Pascal Geenens, director of threat intelligence for Radware, looks at the misinformation risks facing public sector organisations in 2020 – who is to blame?
When the FBI published a statement to say that foreign actors were likely to spread misinformation in the run up to the US election, it grabbed headlines around the world. Even though it wasn’t a new concept. Security research teams have long seen the growth in covert and overt interference campaigns, by individuals and nation states, steadily grow in the last few years. Investigations into the practice have already exposed interference in politically significant events such as those by Russia in the 2016 US elections. It is to be expected that history will repeat itself.
The public is also wising up – in the UK, our research shows that ahead of the 2019 General Election 69% of people thought fake news had an influence on voters.
The rise of viral misinformation
Central to the success of these campaigns is the digital culture millions of people have adopted as a way of life and a source for news. This has created an almost addictive thirst for the latest information and allowed the perpetrators to cultivate a ‘steady drumbeat’ of misinformation. Sometimes softly drip feeding ideas, other times publishing more hard hitting articles. The likes of Facebook are now in a position where they need to ensure the accuracy of facts in posts and adverts in a timely way so they don’t propagate viral misinformation.
It’s a tough ask as tactics employed by rogue actors will use all manner of schemes to achieve their aims. Among the latest tools are bots used to spam and overwhelm networks. They’ll place ads targeting specific groups of people, giving social platforms the continual challenge of determining the integrity of an advert. This form of social engineering is a popular method by foreign states and is often supported by behind the scenes attacks that are designed to steal data and campaign strategies that can be used to create misinformation.
This form of social engineering is a popular method by foreign states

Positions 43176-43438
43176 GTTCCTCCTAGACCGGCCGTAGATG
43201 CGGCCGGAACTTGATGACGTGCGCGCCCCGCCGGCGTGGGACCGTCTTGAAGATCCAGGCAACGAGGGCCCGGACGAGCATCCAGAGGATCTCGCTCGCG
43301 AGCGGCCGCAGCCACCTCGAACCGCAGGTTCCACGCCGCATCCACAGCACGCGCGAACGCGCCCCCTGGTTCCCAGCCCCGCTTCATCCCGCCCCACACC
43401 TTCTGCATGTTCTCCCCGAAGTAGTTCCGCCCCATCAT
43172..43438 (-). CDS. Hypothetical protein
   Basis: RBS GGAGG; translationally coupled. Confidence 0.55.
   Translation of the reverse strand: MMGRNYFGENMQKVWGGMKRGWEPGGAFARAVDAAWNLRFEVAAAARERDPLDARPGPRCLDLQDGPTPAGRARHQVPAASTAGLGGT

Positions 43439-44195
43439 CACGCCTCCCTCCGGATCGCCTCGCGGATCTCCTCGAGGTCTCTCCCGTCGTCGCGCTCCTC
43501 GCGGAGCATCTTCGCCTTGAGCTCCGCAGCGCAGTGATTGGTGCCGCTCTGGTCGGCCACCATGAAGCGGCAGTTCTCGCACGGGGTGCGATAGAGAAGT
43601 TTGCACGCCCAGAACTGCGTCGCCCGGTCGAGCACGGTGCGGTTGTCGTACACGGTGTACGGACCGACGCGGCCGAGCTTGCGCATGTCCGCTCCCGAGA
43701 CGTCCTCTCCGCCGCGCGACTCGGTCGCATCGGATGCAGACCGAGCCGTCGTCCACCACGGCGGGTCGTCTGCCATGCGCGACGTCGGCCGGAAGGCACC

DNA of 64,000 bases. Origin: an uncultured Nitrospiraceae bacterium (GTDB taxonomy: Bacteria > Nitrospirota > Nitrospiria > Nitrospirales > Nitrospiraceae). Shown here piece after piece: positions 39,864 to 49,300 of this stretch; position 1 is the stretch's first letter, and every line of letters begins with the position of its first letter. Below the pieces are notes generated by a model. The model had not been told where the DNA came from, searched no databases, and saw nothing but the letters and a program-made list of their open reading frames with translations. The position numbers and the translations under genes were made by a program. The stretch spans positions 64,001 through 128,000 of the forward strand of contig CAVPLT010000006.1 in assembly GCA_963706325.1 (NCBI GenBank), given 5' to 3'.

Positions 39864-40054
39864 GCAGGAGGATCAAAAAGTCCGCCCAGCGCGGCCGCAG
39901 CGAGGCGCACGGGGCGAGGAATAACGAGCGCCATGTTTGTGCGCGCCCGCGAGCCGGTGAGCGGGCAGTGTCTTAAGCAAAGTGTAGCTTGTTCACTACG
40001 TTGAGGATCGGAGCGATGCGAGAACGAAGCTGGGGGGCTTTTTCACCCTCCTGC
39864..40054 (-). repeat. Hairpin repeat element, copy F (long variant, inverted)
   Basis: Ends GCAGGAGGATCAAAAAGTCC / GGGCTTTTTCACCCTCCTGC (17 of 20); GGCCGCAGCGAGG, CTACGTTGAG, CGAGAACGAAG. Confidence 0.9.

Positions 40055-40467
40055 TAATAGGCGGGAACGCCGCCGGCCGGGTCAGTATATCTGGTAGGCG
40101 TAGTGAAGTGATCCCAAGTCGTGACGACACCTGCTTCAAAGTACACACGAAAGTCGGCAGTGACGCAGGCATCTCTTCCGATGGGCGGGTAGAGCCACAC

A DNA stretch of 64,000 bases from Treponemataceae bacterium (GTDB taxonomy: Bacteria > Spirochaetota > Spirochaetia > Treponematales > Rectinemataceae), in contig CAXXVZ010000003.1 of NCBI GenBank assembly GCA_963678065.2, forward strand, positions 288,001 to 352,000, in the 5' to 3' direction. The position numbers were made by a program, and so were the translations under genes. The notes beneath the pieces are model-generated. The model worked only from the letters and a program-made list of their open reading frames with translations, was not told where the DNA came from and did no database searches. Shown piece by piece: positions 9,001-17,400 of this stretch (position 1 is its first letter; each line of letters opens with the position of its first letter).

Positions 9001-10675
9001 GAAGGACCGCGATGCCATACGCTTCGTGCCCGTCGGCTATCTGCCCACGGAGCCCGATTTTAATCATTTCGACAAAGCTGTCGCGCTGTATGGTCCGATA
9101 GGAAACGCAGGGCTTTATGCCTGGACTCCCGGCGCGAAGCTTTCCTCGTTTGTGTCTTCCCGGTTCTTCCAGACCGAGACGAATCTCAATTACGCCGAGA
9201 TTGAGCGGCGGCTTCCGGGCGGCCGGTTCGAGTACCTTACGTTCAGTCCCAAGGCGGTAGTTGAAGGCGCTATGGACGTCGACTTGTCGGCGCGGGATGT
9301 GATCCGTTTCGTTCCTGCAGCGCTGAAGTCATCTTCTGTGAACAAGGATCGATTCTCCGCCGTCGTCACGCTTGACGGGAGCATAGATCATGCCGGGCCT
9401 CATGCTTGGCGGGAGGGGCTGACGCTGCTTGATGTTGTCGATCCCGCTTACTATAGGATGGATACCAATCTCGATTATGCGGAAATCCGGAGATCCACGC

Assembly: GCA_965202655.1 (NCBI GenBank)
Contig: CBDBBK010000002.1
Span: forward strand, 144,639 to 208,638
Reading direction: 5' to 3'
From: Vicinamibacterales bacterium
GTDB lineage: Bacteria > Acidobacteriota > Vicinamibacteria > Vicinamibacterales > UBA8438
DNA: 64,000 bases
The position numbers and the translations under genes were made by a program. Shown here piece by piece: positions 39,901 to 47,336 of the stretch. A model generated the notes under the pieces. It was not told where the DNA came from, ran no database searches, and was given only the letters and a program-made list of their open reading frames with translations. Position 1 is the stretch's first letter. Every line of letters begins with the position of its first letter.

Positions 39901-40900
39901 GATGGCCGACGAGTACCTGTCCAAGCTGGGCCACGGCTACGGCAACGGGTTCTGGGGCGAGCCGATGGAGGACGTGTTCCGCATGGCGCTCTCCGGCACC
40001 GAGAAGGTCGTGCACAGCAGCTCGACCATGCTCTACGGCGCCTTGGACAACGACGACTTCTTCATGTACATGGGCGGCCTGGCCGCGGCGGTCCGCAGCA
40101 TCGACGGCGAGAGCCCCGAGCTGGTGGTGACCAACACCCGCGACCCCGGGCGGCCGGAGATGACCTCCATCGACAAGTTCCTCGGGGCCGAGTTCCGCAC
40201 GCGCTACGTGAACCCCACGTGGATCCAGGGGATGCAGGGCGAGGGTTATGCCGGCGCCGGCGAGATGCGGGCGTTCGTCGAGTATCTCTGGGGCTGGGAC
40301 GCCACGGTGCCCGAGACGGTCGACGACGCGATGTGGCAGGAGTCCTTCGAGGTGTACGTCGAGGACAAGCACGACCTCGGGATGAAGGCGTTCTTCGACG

We are talking about spear phishing or malware campaigns to get access to critical systems and/or social media accounts that MPs, officials and volunteers use in a bid to either leak, manipulate or delete information, or run smear campaigns to discredit official news reports.
Derailing democracy through cyber warfare
Of course, there are some malicious actors who will not stop at trying to silence the opposition altogether. Launching intensive distributed denial of service (DDoS) attacks to render a campaign website useless are common tactics. Depending on the imperatives of the actor they could create chaos to distract attention away from the real story, by targeting water and energy supplies for example.
It’s not just elections where this form of attack is used. Revolutions against oppressive establishments will also use the tactic as a ‘silencing’ measure. Put simply, if people can’t find out what is happening because news sites are blocked and communication tools are jammed then they can’t work together to overthrow regimes. The revolution is halted in its tracks.
It really is a new form of warfare that has to be taken seriously when we are talking about protecting democracy, human rights and world economies.
It’s worth knowing more about where the threat lies and the common tactics. It’s the only way to anticipate how public sector organisations can prepare.
Forewarned is forearmed
Some of these actors will be extremely targeted in their work. Others will rain chaos. They won’t care who is in their wake if they can create enough instability to achieve their goal. And while organised groups are continually evolving, new splinter cells are sprouting up.
They won’t care who is in their wake if they can create enough instability to achieve their goal.
That’s also an important distinction. While some activity may be traced back to a nation state, in some cases it will lead to a covert individual employed to perform a task set by a nation state group, or whom wish to align themselves to the group. They will be specialists in psychological operations or ‘PYSOPS’, with the purpose of persuading and changing minds.
That’s why it’s important to ensure every public sector body, and private organisation for that matter, has measures in place to detect in real time and mitigate against DDoS threats or botnet attacks. This needs to be coupled with a process to detect unusual patterns of web traffic that are more often than not a signal that an attack may be building. They also need the expertise to implement mitigation techniques when new types of attacks are discovered, ensuring security patches are rolled out as soon as they are released.
The task is far from easy but a blend of knowledge about the latest threats and technology being employed to wage attacks will help prepare for and stem the onslaught and more importantly reinforce trust and transparency in global democratic election processes.
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